How much influence do the catchers have over the team’s pitching success? 

A catcher must be both a pitching coach and psychiatrist with a mean arm. It’s up to them to micromanage a game.  

The team signed John Buck in the off-season because they liked the way he handled pitchers.

But, Molina has quietly been outperforming those notions.

Molina’s signing was almost an afterthought. But, he’s piloted Toronto’s pitchers to success.

In 14 games, Molina has caught pitchers to a 3.04 ERA (Buck: 4.64). With Jose behind the plate, Toronto’s starting pitching has never thrown less than five innings.

It’s uncanny how he’s managed to keep pitchers upright and in the game.

Brandon Morrow has definitely connected with Molina. When he’s on, Morrow is lethal.

With a heater that averages around 94 MPH, but can hit 97, Morrow can turn hitters inside out with stuff so filthy it makes dumpsters cry for Mr. Clean.

He also has a propensity to hem and haw around the strike zone, until fans lose their cool and opponents light him up.

When Molina catches him, though, it’s a marked advantage for Morrow. His ERA drops to 2.95 and hitters bat only .197 against him.

Even more noticeable is that Morrow has struck out 25 batters in 18 innings, with Molina calling the shots (with 12 walks).

Morrow is a potential game changer for Toronto. When he’s good, the team plays better.

He and Molina have created either a tremendous coincidence, or the start of something beautiful.

And, as anyone from Tampa Bay will tell you, Molina has also been extremely precise in throwing out runners. Jose has picked off 71 percent of potential thieves this season.

Toronto isn’t asking Molina to win a Silver Slugger, they just want wins. Period.

He’s delivered well beyond expectations the team may have held for Molina.

Molina is (according to FanGraphs) worth 5.4 runs above replacement, so far.

That’s incorporating his offense and defense into the equation. And, while Toronto is only paying him $800,000 this year, his market value has soared to $2.2 million.

The Jays should consider themselves fortunate to have been getting such performance at such a price.

But, with Fred Lewis’s continued success, maybe Toronto is just making the right moves.

It’s a concept that seems so acceptable, and so foreign, that it’s mind-boggling to consider as a Jays fan.

Jose Molina is yet another triumph in the new tradition of Toronto transactions?

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Lyle Overbay Straining for the Toronto Blue Jays

Lyle Overbay is pressing.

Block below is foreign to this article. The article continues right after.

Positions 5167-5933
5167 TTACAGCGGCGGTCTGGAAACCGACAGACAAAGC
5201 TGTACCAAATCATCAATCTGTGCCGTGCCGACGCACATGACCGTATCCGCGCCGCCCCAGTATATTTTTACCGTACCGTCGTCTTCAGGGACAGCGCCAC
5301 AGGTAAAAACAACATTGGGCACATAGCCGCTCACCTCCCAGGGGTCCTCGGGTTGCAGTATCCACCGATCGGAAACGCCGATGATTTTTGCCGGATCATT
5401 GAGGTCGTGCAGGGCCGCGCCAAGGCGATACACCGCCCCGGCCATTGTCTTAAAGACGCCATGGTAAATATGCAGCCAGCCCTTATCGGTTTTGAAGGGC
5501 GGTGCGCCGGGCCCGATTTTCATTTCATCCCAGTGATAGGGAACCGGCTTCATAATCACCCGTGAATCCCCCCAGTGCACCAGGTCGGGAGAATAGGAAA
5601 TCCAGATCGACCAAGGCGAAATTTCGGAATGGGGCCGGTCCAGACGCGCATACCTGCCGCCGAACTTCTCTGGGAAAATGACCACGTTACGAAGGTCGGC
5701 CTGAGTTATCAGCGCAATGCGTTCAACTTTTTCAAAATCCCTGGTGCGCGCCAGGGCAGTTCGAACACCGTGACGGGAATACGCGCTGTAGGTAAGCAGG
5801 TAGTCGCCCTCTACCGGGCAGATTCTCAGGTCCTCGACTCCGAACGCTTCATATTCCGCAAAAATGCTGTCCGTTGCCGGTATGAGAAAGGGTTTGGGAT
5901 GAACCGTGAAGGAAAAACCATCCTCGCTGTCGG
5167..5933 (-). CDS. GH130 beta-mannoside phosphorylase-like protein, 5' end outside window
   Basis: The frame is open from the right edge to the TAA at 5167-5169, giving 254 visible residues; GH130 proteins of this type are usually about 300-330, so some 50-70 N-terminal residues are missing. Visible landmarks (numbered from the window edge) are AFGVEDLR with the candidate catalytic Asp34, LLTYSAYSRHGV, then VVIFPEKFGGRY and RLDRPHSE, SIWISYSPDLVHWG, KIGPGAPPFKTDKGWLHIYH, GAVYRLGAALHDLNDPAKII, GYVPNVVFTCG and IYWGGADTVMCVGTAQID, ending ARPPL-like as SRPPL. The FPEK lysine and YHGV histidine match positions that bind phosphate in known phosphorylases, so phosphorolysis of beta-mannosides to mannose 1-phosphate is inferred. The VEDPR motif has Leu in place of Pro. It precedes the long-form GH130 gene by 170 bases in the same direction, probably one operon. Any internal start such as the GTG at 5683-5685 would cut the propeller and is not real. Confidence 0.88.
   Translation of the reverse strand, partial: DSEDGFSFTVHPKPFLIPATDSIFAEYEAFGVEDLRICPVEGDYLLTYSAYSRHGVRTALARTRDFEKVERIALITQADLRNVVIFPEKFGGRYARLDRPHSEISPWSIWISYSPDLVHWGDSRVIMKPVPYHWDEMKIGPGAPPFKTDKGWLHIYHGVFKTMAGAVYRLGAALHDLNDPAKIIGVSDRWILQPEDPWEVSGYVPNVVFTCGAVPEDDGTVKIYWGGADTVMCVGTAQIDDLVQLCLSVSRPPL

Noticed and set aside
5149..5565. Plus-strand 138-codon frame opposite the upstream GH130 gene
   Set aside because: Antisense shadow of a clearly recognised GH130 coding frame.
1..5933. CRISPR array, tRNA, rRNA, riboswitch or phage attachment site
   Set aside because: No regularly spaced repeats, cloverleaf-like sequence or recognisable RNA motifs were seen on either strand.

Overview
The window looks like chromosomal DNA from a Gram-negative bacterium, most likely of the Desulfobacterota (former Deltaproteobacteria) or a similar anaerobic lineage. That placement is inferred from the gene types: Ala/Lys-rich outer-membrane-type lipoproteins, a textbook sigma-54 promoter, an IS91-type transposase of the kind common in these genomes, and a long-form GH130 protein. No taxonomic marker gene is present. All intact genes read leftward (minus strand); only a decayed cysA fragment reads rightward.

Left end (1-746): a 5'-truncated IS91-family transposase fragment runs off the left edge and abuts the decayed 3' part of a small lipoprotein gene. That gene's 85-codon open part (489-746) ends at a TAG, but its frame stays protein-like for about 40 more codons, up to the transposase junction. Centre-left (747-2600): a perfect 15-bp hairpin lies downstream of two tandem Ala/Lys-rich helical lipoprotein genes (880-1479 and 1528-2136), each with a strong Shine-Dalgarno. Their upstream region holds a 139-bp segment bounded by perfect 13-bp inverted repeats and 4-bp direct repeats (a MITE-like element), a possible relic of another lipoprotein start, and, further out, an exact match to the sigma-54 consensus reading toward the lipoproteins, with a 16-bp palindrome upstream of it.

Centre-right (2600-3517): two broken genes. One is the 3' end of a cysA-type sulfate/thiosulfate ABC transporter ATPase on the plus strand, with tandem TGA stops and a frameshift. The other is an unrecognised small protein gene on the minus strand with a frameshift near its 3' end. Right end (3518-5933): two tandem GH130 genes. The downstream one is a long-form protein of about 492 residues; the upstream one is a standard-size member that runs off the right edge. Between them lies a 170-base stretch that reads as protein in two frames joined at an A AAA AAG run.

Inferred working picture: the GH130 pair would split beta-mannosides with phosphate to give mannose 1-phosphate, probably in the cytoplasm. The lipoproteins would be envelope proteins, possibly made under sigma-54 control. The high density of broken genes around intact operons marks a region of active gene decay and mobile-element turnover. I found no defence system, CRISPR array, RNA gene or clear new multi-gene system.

If you feel inclined to add a pithy, “Yeah, DE-pressing” to the above, feel free and may the gods of ’90’s sitcoms be with you. But the fact remains: Overbay is looking for love in all the wrong places.

Take a look at what’s going on with the Jays and it might explain his troubles. 

Alex Gonzalez and John Buck, picked up for their defense and handling of pitchers respectively, have torn the cover off the ball. No one could have predicted this without the aid of witchcraft.

Jose Bautista has become a slugging juggernaut (or sluggernaut), Fred Lewis has been raking, and Travis Snider had been heating up before this wrist ailment sent him packing. Vernon Wells has joined in the excitement by slashing base hits and earning every cent of his much-harangued contract.

Some names are noticeably missing from the above: Adam Lind, Aaron Hill, and Overbay. The first two have been given passes with the bullet-proof, obligatory, “It’s only a matter of time” excuse. And, it probably is only a matter of time.

But Overbay has Blue Jays fans frothing at the mouth. He seems to be the only one who isn’t producing, and the only redemption is that the team is winning. There has to be pressure on Overbay, because if he’s the busted wheel, how long until it must be replaced? And if he’s replaced, where will he go?

Rumors were abound that Toronto would move Overbay this offseason. A possible trade with Arizona for catcher Chris Snyder was broached, but never came to fruition. In the end, the team kept Overbay; creating pressure on Overbay to play his way towards a new contract.

It’s not uncommon to see an athlete slap up outrageous numbers in the name of the contract year. That’s the difference between an invite to Spring Training and permanent financial security. This is what Overbay needed this season, so he came out swinging.

Overbay’s swung at 43.2 percent of all pitches this season, which is pretty much par for the course when it comes to him. In his seminal 2006 campaign he took a crack at 44.5 percent of all pitches, not too far off from this season.

The difference is in the quality of the pitches he’s being offered. In 2006, Overbay looked at strikes 52.2 percent of the time. That’s a number which has steadily declined since ’06; this season it’s at 45.4 percent. Also, the number of first-pitch strikes he’s taken or accrued is at a career low 53.6 percent.

Overbay is taking more swings and reaching for more balls outside the strike zone. In fact he’s swung at more pitches outside the strike zone than in any season he’s ever played in (23.2 percent).